Now the problem is there is no way to have a ruler of Alice's entire path and compare it co-located with the distance Bob says she travelled. You can't even take a chunk of that empty space and compare it to Bob's chunk of empty space. There is no way to tell that Alice's path remains shorter once the velocity disappears but there is a way to tell she permanently aged less than Bob and that info does not disappear once the velocity goes away. So if there's no way to prove it, why would I include length contraction in any of my analysis or problem solving? Why would I keep the need of solving the twin paradox having to consider both perspectives. These are added complications that do not make the theory as simple as possible which is enough reason to throw out the entire theory.

    Ok, now that I have the correct formula for length contraction straightened out, I can re-write the main equation from Alice's perspective with Bob in the stationary frame as

    \((Yct')^2 = (Yct)^2 - x^2 \)

    et voila I have re-shifted length contraction back as a time only effect. More precisely since I do not set Alice as a stationary frame but as a moving reference frame from the ct' axis, the formula becomes

    \((Yct")^2 = (Yct')^2 - x^2 \).

    For example when ct= 5 from Bob's perspective, ct' = 4 from Alice's. Now we want to see Alice's reverse perspective of Bob. So in the 2nd equation Y=5/4, ct'=4, ct"=3.2 and x=3. So plugging those values into the 2nd equation and everything works out without any length contraction.

    Enough for now, I've spent my whole day posting.
  15. ralfcis Registered Senior Member

    They go away because they don't physically exist.

    It might be quicker if you read ahead in the forum link I gave you.

    clock hand off scenario

    Take a look, this is what SR actually says.

    After turnaround to re-unification she would see Bob's clocks at double rate of hers due to DSR but due to time dilation she would calculate (not see) them to be running at .8 of her normal rate.


    You have no idea what I said, you're just providing irrelevant rebuttals.

    The muon experiment yields no permanent time difference between the clocks at co-location like the twin paradox does. We're talking past each other with you having no translator of what I'm saying.
  16. ralfcis Registered Senior Member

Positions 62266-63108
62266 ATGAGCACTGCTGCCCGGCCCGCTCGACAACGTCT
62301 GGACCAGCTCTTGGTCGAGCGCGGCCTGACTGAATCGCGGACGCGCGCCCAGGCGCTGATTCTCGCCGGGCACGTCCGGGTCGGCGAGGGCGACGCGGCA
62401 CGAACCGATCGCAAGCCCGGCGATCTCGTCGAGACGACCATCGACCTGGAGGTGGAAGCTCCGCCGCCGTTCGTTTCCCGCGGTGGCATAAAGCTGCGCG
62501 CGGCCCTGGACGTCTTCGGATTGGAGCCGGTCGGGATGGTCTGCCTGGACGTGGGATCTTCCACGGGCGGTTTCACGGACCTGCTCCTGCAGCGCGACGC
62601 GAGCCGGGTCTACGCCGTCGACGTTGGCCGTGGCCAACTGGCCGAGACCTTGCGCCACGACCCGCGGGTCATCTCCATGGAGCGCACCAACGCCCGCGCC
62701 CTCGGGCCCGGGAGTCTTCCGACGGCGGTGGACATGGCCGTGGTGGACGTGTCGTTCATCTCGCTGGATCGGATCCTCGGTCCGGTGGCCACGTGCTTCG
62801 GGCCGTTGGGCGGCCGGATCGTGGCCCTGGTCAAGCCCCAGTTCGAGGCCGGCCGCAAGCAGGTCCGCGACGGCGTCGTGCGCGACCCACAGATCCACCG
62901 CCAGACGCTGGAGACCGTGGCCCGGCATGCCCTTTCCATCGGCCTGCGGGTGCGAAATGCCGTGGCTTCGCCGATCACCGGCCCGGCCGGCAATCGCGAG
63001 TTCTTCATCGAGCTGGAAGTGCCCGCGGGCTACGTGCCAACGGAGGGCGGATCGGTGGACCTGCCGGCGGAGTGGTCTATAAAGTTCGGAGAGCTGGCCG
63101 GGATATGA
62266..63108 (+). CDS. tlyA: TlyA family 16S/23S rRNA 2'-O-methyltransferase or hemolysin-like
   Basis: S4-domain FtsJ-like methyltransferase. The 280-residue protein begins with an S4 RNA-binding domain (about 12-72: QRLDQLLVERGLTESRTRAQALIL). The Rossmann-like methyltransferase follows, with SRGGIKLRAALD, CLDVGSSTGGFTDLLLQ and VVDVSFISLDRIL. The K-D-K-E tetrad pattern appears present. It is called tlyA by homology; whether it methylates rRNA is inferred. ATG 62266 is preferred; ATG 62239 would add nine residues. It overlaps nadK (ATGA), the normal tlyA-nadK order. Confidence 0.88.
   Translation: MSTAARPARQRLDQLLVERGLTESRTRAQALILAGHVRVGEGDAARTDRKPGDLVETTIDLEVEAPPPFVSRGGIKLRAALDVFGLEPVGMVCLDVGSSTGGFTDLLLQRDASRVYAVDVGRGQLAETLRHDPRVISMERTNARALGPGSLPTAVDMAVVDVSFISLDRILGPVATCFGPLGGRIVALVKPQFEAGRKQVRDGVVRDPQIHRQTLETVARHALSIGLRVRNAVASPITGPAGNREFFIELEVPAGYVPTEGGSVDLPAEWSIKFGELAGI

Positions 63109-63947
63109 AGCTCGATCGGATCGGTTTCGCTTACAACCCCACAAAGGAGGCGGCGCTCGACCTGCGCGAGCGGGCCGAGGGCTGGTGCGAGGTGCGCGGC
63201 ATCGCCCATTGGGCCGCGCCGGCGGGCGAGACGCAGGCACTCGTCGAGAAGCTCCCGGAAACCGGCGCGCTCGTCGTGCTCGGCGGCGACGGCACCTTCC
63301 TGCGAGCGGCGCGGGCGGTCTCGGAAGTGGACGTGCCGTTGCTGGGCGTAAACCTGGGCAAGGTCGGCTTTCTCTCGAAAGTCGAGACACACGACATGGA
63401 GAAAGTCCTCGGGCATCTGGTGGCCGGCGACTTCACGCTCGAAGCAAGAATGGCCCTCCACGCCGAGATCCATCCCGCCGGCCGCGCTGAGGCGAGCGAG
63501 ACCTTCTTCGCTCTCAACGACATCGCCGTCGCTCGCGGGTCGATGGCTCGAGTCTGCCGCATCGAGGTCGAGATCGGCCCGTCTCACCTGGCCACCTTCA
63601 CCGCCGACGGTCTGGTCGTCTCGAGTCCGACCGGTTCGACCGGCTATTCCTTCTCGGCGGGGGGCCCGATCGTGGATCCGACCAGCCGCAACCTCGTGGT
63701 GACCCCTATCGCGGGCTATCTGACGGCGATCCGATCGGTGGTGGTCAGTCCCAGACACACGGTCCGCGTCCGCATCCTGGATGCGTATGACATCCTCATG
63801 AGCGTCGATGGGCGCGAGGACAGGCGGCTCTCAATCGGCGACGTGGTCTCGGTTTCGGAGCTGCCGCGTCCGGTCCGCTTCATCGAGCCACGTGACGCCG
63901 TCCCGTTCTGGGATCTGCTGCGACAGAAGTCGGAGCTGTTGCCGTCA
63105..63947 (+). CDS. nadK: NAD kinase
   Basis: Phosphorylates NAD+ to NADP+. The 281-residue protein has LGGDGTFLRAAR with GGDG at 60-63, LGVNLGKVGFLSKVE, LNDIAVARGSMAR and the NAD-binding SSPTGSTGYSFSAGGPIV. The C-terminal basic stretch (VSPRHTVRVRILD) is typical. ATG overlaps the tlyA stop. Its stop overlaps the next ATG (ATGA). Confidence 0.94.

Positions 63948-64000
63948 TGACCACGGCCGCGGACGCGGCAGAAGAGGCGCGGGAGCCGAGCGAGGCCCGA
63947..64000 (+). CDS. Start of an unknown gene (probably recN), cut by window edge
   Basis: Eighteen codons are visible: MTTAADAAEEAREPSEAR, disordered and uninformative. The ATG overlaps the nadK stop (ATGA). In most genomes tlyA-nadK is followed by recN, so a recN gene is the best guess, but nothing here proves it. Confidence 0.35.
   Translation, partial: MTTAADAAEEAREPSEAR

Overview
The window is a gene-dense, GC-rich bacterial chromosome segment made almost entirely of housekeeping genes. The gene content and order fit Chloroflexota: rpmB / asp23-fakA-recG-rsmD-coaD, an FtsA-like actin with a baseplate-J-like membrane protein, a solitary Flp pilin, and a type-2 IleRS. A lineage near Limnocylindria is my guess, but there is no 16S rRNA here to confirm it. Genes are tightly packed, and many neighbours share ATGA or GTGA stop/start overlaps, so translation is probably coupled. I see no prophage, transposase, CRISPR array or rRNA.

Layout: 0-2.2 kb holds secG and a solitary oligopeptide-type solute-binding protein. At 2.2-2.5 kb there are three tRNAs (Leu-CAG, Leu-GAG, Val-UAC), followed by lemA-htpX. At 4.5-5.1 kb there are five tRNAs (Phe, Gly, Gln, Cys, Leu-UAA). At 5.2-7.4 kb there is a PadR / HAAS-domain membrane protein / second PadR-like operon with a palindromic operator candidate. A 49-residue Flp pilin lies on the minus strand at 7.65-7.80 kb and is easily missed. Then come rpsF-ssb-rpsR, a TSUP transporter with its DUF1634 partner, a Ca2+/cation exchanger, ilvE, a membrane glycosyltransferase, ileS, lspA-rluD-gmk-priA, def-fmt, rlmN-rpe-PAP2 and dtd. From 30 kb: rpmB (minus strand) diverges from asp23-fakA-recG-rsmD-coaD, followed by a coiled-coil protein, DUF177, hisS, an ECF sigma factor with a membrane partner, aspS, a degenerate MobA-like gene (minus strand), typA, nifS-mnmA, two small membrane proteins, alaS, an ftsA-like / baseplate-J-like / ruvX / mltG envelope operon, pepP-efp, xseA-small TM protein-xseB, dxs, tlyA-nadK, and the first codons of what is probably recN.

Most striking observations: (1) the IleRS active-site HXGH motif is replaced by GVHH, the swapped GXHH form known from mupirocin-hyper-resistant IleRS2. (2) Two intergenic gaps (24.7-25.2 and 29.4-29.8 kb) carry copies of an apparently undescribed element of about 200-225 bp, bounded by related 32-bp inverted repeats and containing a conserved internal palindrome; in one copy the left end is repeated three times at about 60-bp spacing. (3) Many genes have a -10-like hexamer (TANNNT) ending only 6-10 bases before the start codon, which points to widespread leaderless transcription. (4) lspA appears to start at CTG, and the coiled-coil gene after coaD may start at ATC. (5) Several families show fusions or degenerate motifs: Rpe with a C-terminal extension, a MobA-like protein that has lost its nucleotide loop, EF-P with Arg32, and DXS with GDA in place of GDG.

#235 on page 12 coming up next then I'll continue on the questions from page 7. It looks like it'll take some time to catch up with the present but I want to be tediously thorough.
  17. ralfcis Registered Senior Member

    His course is my only source of knowledge on standard SR, I'm just seeing if your knowledge aligns with that. Generally people just parrot SR and have no deep understanding of it. The ones I've met who do have a deep understanding, there's no confusion between us on concepts (but terminology is another matter).

    I posted 2 links to his views on past present and future. If this is what SR believes then I think it's insanity.

    You'd have to be able to understand my objections before you could determine if I understand SR or not. I don't think there's any way you could coherently repeat my argument back to me.

    Yes you definitely caught me there so you win that point.

    I'll go back and read but 10 times sounds like a pretty big exaggeration.

    Yes finally but you're acting like you explained this to me when it was I who put the time in to explain it to you.

    I asked for the permanent age difference between them after the period of velocity imbalance ends. If that wasn't clear I hope it is now. That's a specific time when Bob receives the news of Alice's last change of velocity. The answer from SR is that the age difference is indeterminate because the clocks do not re-unite at any time defining a valid spacetime path. Yet they also do not co-locate if Alice stops 1ly away from Bob and you seem to think that permanent age difference is calculable because she is in the same frame as Bob and light signal messaging is sufficient to establish permanent age difference between the two ignoring the fact that there is no universal agreement from other perspectives about their age difference. This answer you will not find in basic courses on SR. If you don't know this then it really makes me question what kind of training you received in SR.
    Last edited: Mar 3, 2021
  18. Neddy Bate Valued Senior Member

    It is not surprising that trying to do SR 'your own way' has made you so confused. You cannot even see the similarity between the cosmic muon experiment and the twin scenario. Let me summarise:

    One stay-home muon sitting on the surface of the earth lives about 2.2 microseconds and then decays. Then another stay-home muon sitting on the surface of the earth lives about 2.2 microseconds and then decays. Repeat this for 10 consecutive stay-home muons living and decaying in a row, and you have 22 microseconds total. During that time, one cosmic muon traveling at 0.995c relative to the earth (gamma=10) lives for 22 microseconds earth time before decaying. In its own frame, the cosmic muon only lived 2.2 microseconds, as normal.

    Likewise, one stay-home twin (human being) sitting on the surface of the earth lives about 90 years then dies. Then another stay-home human being sitting on the surface of the earth lives about 90 years then dies. Repeat this for 10 consecutive stay-home humans living and dying in a row, and you have 900 years total. During that time, one cosmic twin traveling at 0.995c relative to the earth (gamma=10) lives for 900 years earth time before dying. In their own frame, the cosmic traveling twin only lived 90 years, as normal.